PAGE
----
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NASA moon bombing successful. Did we find water?

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(Read caption) Artist's impression of LCROSS watching the Centaur upper stage it guided smash into the moon. After the first collision, the instruments on LCROSS will measure the properties of the material the collision kicks up. Then it too smacks into the moon.

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NASA did it. NASA bombed the moon.

Its LCROSS mission punched two new craters in the moon this morning, and only about a minute behind schedule (see video below).

As for whether LCROSS kicked up evidence for water on the moon (the object of the exercise), the jury is still out.

It will take scientists a couple of weeks to figure out if the shadowed area of Cabeus crater holds any water ice. Visually, not much seemed to happen. Michael Bicay, the science director a NASA's Ames Research Center said: "It's hard to tell what we saw here."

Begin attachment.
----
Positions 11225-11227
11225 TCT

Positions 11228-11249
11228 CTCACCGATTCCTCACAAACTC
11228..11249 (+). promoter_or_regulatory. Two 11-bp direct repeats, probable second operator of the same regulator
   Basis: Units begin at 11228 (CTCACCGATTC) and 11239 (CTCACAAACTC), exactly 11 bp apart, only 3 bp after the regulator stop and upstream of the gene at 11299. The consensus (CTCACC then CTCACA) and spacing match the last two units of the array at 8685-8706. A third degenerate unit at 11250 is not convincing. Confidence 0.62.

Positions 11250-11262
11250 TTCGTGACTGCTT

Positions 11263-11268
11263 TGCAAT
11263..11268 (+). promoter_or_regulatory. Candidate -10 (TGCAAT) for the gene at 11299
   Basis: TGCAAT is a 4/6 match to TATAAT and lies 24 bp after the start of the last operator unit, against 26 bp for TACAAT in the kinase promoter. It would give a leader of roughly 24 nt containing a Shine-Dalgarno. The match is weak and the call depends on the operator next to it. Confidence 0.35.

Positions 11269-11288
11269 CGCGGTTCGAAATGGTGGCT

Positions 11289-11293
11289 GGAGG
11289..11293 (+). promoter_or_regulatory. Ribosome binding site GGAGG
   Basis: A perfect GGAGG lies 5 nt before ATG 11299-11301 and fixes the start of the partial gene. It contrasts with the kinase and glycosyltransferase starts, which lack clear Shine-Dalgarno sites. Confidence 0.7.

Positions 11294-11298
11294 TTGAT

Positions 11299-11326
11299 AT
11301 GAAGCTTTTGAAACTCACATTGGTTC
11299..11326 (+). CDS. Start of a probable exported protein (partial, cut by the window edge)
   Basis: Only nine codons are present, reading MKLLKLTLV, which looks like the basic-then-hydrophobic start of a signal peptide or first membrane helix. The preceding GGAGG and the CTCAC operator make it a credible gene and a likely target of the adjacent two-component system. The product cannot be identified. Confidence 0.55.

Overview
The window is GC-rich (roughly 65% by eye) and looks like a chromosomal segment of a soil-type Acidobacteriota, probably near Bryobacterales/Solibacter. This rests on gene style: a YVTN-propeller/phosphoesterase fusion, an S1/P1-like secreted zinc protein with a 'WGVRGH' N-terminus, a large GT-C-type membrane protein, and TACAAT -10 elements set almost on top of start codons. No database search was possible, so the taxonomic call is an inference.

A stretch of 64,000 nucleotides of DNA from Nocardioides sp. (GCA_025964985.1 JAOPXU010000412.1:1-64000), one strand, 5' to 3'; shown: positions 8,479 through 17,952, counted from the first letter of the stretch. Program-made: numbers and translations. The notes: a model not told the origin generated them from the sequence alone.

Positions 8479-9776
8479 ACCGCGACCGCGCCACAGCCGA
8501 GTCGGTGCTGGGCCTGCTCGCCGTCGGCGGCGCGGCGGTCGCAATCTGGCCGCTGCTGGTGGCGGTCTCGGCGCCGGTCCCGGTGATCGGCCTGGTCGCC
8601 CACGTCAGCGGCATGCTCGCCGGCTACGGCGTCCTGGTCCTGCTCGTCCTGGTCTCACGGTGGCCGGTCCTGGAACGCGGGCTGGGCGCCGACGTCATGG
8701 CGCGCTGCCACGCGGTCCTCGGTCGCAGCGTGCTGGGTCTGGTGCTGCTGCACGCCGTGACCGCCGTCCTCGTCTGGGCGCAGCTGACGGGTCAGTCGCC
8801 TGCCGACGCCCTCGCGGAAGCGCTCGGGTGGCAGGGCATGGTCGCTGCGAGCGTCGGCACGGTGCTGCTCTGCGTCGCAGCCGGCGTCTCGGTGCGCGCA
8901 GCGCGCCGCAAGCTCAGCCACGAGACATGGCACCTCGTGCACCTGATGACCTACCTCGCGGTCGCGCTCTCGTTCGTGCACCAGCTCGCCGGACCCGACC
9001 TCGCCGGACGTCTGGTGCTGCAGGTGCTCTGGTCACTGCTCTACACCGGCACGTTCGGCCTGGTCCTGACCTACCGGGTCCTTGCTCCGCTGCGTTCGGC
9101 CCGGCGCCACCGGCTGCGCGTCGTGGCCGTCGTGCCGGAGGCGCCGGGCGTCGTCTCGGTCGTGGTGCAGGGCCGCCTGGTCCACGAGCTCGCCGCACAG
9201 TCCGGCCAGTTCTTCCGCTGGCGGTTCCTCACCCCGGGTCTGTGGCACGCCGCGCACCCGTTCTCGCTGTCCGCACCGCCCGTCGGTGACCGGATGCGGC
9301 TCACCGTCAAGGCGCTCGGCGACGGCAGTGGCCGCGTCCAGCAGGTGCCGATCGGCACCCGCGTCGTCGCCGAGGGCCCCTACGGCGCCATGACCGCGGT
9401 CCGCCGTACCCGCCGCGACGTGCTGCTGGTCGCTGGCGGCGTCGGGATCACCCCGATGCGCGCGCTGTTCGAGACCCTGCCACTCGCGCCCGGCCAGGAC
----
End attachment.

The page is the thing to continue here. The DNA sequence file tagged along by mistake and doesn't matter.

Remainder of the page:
But if the science team does find water? How do you get at it, especially if it's covered with moon dust? Just nuke it in a microwave!

That's an approach Ed Ethridge and his colleagues are experimenting with at NASA's Marshall Space Flight Center in Hunstville, Ala. It's a way of turning radio waves into a wringer.

Using simulated moon dirt, they found that under very cold, moon-like temperatures and in a vacuum, a standard household microwave oven would heat the lunar soil, causing ice that had condensed on the soil's grains to change directly from solid directly to gas. By trapping and cooling the gas, they got liquid water.


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